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The Spokesman-Review Newspaper
Spokane, Washington  Est. May 19, 1883

100 years ago in Spokane: A witness introduced a twist in the Goldie Flaugher killing case

 (Spokane Daily Chronicle archives)
By Jim Kershner The Spokesman-Review

A statement by Esther Richardson, a friend of Goldie Flaugher, strengthened the assertion by John Hardiman that Flaugher’s death was an accident.

Hardiman, 22, was in jail on suspicion of first-degree murder in the death of Flaugher, 19, described as his sweetheart. He contended that he was struggling with her for the gun when it went off and killed her.

Now, Richardson came forth with a story that supported Hardiman’s version of events. She said she was walking with Flaugher six weeks earlier when “she told me that if she had a gun, she would shoot herself.”

“I asked her why, and she told me she had nothing to live for,” Richardson said. “She told me it would be all over pretty soon.”

The Spokane Daily Chronicle reported that this “fits in exactly with the statement of young Hardiman that the girl had been urging him for some time to bring her a gun.”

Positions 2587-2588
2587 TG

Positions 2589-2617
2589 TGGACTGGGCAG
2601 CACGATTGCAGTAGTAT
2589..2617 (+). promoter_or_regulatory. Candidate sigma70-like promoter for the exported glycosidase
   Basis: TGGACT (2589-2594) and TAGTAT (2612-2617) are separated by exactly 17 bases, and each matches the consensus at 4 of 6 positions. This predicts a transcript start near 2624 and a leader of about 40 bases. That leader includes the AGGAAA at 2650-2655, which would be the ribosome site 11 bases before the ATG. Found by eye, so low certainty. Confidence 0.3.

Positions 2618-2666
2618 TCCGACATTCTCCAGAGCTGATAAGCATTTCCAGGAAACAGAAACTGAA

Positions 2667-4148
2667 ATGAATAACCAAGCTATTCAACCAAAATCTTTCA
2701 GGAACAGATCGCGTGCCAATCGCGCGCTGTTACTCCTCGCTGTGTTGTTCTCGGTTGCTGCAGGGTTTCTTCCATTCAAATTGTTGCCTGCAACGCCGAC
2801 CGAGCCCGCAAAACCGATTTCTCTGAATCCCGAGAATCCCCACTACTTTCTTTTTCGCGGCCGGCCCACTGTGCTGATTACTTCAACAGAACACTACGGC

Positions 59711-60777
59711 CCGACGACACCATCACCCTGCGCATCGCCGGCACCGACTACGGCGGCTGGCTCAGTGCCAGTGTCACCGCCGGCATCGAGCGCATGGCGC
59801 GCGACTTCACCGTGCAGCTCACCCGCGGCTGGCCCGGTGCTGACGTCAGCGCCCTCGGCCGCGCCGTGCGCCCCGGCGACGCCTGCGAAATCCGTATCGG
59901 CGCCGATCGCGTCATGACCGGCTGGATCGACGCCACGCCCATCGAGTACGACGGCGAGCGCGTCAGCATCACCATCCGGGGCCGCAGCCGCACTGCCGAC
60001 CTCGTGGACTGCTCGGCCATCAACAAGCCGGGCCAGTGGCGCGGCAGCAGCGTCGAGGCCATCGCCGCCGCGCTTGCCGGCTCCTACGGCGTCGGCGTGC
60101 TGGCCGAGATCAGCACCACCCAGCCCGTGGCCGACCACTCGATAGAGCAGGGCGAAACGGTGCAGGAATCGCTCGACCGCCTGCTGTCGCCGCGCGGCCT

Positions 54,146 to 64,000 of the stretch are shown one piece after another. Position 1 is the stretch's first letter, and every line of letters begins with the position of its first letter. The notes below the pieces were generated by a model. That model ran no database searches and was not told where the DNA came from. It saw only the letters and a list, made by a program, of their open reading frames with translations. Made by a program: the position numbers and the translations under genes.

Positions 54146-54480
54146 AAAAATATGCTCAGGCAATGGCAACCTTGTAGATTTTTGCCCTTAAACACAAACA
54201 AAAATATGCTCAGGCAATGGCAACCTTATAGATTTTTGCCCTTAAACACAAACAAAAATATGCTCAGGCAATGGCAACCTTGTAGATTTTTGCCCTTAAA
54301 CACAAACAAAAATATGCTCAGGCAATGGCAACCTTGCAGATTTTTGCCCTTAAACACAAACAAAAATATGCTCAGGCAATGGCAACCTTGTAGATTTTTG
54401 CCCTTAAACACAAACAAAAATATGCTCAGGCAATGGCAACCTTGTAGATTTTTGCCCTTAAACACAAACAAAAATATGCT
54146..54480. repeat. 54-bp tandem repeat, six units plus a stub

He said he resisted her entreaties, but yielded on the fateful night. Hardiman said that while they were talking, she grabbed the gun from his pocket and that he struggled to get it away from her.

Hardiman pleaded not guilty at his arraignment.

Meanwhile, another twist was added to the story. It turned out that Hardiman was still technically a married man while he was courting Flaugher. He and his wife had been granted a divorce in January, but nobody had ever filed the final decree.

This was a mere formality, but the Chronicle noted that “the accusation that he killed his sweetheart, although a married man, has been one of the most severe accusations against the youth.”

From the Halloween beat: Spokane police warned that no “rough stuff” would be tolerated on Halloween.

In previous years, Spokane had seen plenty of mayhem, vandalism and property destruction on Halloween. This year, police said they planned to call in every officer, doubling the number of men on duty.